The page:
Thank you for praying with us this week for Dimbiniaina (Andry) Randrianasolo from Madagascar.
Madagascar lies in the Indian Ocean, to the southeast of mainland Africa. Of the island nation’s 26 million people, 85% are Christians (46% Protestant and 38% Catholic), 7% report no religious affiliation, 5% practice folk religions, and 3% are Muslims. For much of Madagascar’s 4,000-year history, smaller kingdoms ruled the island until the Kingdom of Madagascar consolidated power in the 19th century. In 1960, after 63 years as a French colony, Madagascar gained independence as a constitutional republic. The country is famed for its tropical rainforests, reef-rich beaches, and biodiversity. Over 70% of its wildlife, including lemurs, can only be found in Madagascar. Concerns over rapid deforestation, climate change, and wildlife conservation continue to rise amid economic hardships worsened by the COVID-19 pandemic.
Andry is pursuing a PhD in Intercultural Studies from Asbury Theological Seminary in Kentucky, USA. Before coming to Asbury, Andry served as Deputy Director and Professor of Practical Theology (Church Ministry, and Deliverance and Healing Ministry) at the Regional Malagasy Lutheran Seminary in southeast Madagascar. For his dissertation, he is investigating how casting out demons and laying on hands have shaped Lutheran missions in Madagascar.
Andry will be the first Malagasy Lutheran scholar to study these practices, which have been vital for evangelism and spiritual care in Madagascar, where shamanism and syncretism are widespread, even among Christians. Upon graduation, he will be the first pastor in the Synod of Manakara to hold a PhD, as well as the first professor in his region with expertise in Intercultural Studies. Andry and his wife Lanto are parents to two teenagers: a son, Fitahiana, and a daughter, Priscilla.
Andry shares the following message:
After successfully passing my comprehensive exams, I am now writing my dissertation proposal on a topic needed by the Malagasy Lutheran Church. I plan to examine “asa sy fampaherezana,” a form of exorcism and healing practiced by the Malagasy Lutheran Church in its evangelistic ministry since 1894.
This holistic practice often provides meaningful solutions for people who experience issues such as demonic oppression or possession, curses, unexplained illnesses, witchcraft, and fear of evil spirits. Even though such people often find solutions in the church, it remains to be defined how the church addresses these issues. It is essential to examine how the church helps people to overcome demonic attachments and enter into Christian discipleship.
The Malagasy Worldview and the Malagasy Lutheran Church
The Malagasy have a power–encounter and power–fear oriented view of reality. People with this worldview believe that all happenings in their daily lives – such as illnesses, poverty, misfortunes, curses, and even unexplained deaths – have spiritual causes. The Malagasy also have an animistic view of reality that attributes supernatural issues to angry ancestors or malevolent spirits. To address these issues, people often seek solutions through the mediation of witchdoctors.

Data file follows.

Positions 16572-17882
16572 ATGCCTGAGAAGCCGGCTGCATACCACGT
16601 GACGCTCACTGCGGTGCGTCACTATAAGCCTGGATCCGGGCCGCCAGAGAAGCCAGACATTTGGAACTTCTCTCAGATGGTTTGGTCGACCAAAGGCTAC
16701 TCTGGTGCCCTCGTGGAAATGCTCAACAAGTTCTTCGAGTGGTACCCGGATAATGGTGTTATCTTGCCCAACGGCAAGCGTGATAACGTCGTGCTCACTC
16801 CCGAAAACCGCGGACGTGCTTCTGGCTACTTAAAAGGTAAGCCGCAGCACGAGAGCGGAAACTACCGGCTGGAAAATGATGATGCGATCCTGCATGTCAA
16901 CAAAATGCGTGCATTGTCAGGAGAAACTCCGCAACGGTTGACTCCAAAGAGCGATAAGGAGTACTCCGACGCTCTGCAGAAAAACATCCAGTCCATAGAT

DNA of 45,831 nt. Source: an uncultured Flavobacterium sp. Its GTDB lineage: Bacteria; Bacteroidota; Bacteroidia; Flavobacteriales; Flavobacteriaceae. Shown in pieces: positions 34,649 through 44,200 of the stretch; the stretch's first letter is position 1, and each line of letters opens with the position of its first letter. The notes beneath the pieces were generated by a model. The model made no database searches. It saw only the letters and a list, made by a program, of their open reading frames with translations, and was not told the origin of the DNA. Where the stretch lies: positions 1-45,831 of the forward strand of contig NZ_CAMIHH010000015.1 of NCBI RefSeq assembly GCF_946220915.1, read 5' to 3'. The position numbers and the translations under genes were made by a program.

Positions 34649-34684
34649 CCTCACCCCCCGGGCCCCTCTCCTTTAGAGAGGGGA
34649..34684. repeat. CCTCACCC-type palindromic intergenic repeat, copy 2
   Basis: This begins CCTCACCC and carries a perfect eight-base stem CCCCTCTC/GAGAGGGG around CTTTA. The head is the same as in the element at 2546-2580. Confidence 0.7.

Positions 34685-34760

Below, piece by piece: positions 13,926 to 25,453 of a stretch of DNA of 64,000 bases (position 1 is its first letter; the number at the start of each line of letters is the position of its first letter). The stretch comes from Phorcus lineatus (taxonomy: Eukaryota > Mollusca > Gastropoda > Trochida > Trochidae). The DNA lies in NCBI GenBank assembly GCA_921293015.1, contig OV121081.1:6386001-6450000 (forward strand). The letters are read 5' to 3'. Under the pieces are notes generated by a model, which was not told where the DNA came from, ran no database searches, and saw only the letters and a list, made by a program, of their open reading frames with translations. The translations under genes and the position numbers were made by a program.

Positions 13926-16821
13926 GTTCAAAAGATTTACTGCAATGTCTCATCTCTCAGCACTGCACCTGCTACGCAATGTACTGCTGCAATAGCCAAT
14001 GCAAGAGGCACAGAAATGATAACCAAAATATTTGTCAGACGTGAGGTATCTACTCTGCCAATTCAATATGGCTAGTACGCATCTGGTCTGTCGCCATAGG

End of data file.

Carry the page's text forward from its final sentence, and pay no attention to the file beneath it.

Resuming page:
In contrast, the Malagasy Lutheran Church (7 million members) understands these issues as the works of Satan and the powers of darkness. For this reason, the Malagasy Lutheran Church sees “asa sy fampaherezana” as necessary for deliverance and healing. Since the Fifohazana revival movement beginning in 1894, this has been a practice of the Malagasy Lutheran Church to the present day.
The Effects of COVID-19
The spread of the COVID-19 pandemic in Madagascar has affected not only the well-being of the Malagasy people and their means of making a living, but also the life of the churches, including that of the Malagasy Lutheran Church.
For many months, the government closed the doors of our churches. As a result, Christians have been like sheep without shepherds to care for their needs, and address their bodily and spiritual well-being.
It is in these uncertain and troubled times that churches need to rise above and beyond, and find means to care for believers, so that they can be sustained in their faith in Jesus Christ, instead of seeking other means of help from the wrong places, such as from witchdoctors or dead ancestors.
At the same time, in this delicate situation, churches also need to take into consideration the boundaries set by the government, so as to avoid setting a bad example.
1. Pray for me that I may be filled with the Holy Spirit, that I may be given wisdom and knowledge. Pray for the Holy Spirit to lead me, guide me, and counsel me as I continue writing my proposal.
2. Pray for my family’s well-being. My wife, Lanto, and our two teenage children, Fitahiana and Priscilla, are with me while I complete my doctoral studies.
3. Pray for the Lutheran Church of Madagascar, as well as for our sister churches in Madagascar, as we continue to carry out our mandate of preaching, teaching, and making disciples of Jesus Christ, especially as the Church navigates the new reality created by the COVID-19 pandemic.